367 results where found for «Por qué llora la tarde»


Words for Julia (Palabras para Julia)

Author:
José Agustín Goytisolo (lyrics) and Paco Ibáñez (music)
Testimony by:
Amelia Negrón
Place & date:
Campamento de Prisioneros, Tres Álamos, 1975 and 1976 until Tres Álamos was closed on 28 November 1976
« There were so many of us women prisoners. Despite the circumstances we had managed to invent our own world, one with our rules, according to what we thought and wanted for ourselves, our families and all the Chilean people. One might think we were ambitious women, and yes, we certainly were. Most of us remain so, and surely will continue to be until the end. »
[...]
« Meanwhile, we continued in the middle of the belly of the beast, embroidering, and singing our song which later, much later, became our anthem: “Otros esperan que resistas, que les ayude tu alegría, que les ayude tu canción, entre sus canciones. Nunca te entregues, ni te apartes, junto al camino, nunca digas no puedo más y aquí me quedo, y aquí me quedo” (Others expect you to resist, that your joy helps them, that your song helps them among their songs. Never give in or turn away, stay on the path, never say I can’t go on anymore, and here I stay, here I stay). »
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Neither Fish nor Fowl (Ni chicha ni limoná)

Author:
Víctor Jara
Testimony by:
Joaquín Vallejos
Place & date:
« I was arrested at home together with a childhood friend who they’d gone to pick up first. My family thought he’d stitched me up, which was not true. My friend had nothing to do with politics; he just wanted peace and freedom. He was a hippie and very committed to helping those in need. The two of us were held in the Silva Palma barracks, but the interrogations and torture sessions were at the Naval War Academy in Valparaíso. »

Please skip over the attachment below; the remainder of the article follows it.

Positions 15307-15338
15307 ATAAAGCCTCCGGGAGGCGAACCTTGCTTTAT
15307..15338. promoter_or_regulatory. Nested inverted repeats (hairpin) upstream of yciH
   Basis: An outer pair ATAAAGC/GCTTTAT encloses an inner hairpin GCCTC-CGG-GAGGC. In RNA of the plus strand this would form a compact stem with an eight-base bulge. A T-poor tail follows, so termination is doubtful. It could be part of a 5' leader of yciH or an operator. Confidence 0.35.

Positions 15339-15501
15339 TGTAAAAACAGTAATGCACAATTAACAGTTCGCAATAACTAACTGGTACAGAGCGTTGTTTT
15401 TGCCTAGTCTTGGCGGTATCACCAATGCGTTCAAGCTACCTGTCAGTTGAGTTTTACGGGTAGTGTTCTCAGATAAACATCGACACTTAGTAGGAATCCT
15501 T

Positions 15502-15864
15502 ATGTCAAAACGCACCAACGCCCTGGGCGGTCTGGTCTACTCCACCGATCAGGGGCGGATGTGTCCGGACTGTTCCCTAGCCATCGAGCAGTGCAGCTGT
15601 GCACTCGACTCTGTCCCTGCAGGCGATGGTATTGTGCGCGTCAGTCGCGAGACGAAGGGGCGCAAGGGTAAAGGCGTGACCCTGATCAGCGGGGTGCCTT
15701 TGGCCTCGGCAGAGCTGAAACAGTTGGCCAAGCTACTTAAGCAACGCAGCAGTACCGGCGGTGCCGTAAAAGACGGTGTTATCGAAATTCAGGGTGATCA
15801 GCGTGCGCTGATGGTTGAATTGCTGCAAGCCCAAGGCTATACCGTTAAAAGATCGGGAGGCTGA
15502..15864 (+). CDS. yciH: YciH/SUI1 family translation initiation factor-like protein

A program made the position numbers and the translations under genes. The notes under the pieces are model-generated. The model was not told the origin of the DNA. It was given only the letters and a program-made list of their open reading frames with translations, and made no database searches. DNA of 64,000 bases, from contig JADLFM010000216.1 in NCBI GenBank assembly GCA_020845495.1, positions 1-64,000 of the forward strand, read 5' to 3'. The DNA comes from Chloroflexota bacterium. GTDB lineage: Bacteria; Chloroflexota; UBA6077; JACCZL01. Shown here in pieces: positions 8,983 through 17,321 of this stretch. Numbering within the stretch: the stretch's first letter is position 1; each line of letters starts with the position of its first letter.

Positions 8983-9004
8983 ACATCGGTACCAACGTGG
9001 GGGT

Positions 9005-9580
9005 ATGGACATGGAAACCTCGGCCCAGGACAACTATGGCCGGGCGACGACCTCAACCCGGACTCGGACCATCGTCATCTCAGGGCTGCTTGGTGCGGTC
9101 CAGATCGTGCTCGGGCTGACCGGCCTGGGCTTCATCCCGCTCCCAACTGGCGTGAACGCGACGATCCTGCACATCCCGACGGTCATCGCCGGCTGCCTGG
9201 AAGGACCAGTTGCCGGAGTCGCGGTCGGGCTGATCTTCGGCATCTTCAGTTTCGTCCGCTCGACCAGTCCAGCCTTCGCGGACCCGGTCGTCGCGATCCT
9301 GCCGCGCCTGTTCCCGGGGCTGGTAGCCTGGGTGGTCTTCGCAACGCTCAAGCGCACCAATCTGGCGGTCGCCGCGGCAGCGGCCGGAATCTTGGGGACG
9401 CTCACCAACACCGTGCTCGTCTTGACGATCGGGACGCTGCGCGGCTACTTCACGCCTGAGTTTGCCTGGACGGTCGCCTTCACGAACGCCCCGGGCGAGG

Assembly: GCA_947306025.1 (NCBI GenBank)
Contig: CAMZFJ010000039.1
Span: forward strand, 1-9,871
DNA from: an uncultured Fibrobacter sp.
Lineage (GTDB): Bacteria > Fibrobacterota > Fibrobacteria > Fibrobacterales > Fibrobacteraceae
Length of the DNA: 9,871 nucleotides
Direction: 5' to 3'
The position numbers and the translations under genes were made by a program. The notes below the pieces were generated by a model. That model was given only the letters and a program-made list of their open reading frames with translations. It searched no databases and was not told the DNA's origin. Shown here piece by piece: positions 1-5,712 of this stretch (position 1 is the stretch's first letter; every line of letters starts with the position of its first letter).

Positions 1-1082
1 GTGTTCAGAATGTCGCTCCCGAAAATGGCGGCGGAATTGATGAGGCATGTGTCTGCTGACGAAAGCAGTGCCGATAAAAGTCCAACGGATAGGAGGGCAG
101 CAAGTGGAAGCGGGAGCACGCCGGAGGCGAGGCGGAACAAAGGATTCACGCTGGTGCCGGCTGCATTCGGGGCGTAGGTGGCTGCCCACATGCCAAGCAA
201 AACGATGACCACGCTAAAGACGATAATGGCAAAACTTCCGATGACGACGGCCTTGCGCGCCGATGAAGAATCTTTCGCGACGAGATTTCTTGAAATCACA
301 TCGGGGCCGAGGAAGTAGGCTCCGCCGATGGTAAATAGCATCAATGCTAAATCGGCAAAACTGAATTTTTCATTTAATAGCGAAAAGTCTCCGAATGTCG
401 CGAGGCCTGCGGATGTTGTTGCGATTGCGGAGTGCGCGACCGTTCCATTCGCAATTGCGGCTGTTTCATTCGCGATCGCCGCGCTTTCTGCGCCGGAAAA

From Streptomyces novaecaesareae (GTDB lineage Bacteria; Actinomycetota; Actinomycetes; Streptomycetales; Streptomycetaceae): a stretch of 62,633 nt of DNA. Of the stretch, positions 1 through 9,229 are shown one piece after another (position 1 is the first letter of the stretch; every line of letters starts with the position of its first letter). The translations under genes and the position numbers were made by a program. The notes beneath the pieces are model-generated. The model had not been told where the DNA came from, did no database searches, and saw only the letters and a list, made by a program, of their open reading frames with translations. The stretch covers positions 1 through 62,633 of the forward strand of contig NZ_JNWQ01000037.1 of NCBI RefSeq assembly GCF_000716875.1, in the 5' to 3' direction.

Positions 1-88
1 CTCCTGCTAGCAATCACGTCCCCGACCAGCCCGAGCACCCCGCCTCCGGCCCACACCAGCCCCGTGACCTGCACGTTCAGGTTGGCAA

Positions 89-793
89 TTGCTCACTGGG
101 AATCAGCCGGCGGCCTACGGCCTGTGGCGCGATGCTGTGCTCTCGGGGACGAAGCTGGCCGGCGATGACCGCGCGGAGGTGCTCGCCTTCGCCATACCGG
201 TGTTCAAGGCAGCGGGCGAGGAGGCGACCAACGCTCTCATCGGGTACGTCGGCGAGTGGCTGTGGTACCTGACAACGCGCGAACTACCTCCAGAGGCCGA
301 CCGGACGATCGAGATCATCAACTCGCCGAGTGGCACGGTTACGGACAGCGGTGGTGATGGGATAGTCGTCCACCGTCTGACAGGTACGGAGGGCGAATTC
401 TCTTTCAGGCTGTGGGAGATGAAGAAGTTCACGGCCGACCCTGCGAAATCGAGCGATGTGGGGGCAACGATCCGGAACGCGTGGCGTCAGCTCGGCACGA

[...]
« To me, that song sung by many female comrades from the Uni, by housewives and female workers, epitomises Chilean women: strong, feisty, committed, rebellious, but also coquettish, feminine and affectionate. I realised over time that it was a way to provoke the guards, who sometimes seemed to suffer same as the prisoners, even though they did nothing about it. »
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Caliche

Author:
Calatambo Albarracín
Testimony by:
Luis Cifuentes Seves
Place & date:
Campamento de Prisioneros Chacabuco, December 1973 - February 1974
« Los de Chacabuco, a band founded and conducted by Ángel Parra, arranged this song. It was sung several times during the Saturday shows at the Chacabuco concentration camp. At the farewell concert for Angel, Alberto Corvalán recorded it on cassette, and a subsequent LP was produced from that cassette. »
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Lament for the Death of Augusto the Dog (Lamento a la muerte del perro Augusto)

Author:
Sergio Vesely
Testimony by:
Sergio Vesely